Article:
27 September 2020 - 17:42
  • News Code: 307751
Adeli: OPEC Politicized by Some Member States

TEHRAN (Shana) -- Mohammad Hossein Adeli, former secretary general of the Gas Exporting Countries Forum (GECF), has said some member states of the Organization of the Petroleum Exporting Countries have politicized the Organization. In an interview, he cites the examples of countries that did not hesitate to compensate for Iranian and Venezuelan share following their US sanctions on the two member states.

The following is the full text of the interview Adeli gave to "Iran Petroleum".

We are approaching the sixtieth anniversary of establishment of OPEC. Ever since its coming to existence, the Organization experienced many ups and downs. In your opinion, which were the turning point periods for the Organization and has OPEC been able to reach its planned objectives?

Let me first take this opportunity to congratulate OPEC members, especially those founders of OPEC on this sixtieth anniversary of establishment of the organization, which has really been effective in the world economy and in the energy scenes. On the episodes of OPEC, one may highlight some; in the 70s, of course there was an oil embargo in 1973 and 1974 which resulted in soaring of the prices and in making the oil market volatile. Also in 1979 because of the withdrawal of Iranian oil, due to the Islamic Revolution, again, there was a huge and sudden shortage of oil and this resulted in the hike in oil price. In 80s, the oil prices went down and was stabilized a bit but in late 80s the oil prices fell dramatically and of course it resulted into some economic hardship for oil producing countries. In 90s low oil prices stabilized but again, we had the financial crisis in 1998, which also adversely effected the oil market. In 2000, the oil prices started to gradually rise and peaked in 2008 and 2009; and it then stabilized until 2014 when again it fell down and stabilized in a normal range. Thus if one can somehow divide the episode of OPEC, one can say in 70s they had some sort of determination to take control of their sovereignty on oil and resulted into some dramatic developments in the oil market. In 80s, and 90s, of course the oil market was quite down because the consumer countries were playing actively in the market. Then, in 2000 the prices were again up but, since 2014, the oil market is constantly facing lots of volatilities. These challenges are emanated not only from the glut in the market, but also from global environmental consciousness, the rise of the gas, renewable energy, the tension between some countries in the middle east, as well as the competition among all energy producing countries such as USA, Russia and other OPEC and non-OPEC countries. Therefore, there are lots of factors that are impacting the oil market and making it as volatile as possible.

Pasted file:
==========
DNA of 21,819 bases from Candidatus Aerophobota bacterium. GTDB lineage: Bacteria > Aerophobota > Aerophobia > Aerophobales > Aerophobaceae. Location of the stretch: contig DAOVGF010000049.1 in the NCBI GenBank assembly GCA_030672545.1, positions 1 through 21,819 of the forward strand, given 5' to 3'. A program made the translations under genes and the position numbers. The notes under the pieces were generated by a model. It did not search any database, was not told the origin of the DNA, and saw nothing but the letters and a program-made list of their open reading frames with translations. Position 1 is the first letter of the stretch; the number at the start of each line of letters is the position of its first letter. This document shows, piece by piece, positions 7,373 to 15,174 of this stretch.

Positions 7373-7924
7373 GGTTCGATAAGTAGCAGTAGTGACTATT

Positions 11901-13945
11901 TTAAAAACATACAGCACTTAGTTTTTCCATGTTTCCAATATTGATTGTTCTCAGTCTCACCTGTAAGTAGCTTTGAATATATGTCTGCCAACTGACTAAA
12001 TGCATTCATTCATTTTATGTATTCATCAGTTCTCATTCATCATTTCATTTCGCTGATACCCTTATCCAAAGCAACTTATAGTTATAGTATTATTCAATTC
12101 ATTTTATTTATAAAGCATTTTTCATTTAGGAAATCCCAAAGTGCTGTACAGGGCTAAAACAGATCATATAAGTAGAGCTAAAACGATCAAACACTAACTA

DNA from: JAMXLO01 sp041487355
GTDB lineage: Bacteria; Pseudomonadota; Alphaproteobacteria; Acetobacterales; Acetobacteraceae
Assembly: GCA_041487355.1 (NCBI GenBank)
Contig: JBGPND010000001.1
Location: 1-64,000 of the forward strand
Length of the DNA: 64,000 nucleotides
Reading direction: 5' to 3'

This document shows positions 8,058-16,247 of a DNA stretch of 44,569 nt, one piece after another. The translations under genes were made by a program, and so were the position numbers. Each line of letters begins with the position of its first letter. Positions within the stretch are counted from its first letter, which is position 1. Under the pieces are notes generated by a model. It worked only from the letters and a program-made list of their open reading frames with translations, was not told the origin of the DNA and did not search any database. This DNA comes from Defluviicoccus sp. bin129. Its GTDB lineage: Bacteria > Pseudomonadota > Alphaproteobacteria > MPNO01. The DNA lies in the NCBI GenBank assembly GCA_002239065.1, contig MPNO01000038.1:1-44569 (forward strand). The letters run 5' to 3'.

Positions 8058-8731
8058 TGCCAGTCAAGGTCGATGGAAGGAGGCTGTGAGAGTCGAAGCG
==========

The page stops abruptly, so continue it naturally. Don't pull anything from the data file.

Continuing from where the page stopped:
To what degree have members of the Organization been successful in converging their views and achieving their goals? To what degree have they been able to secure the independence of their decisions in OPEC?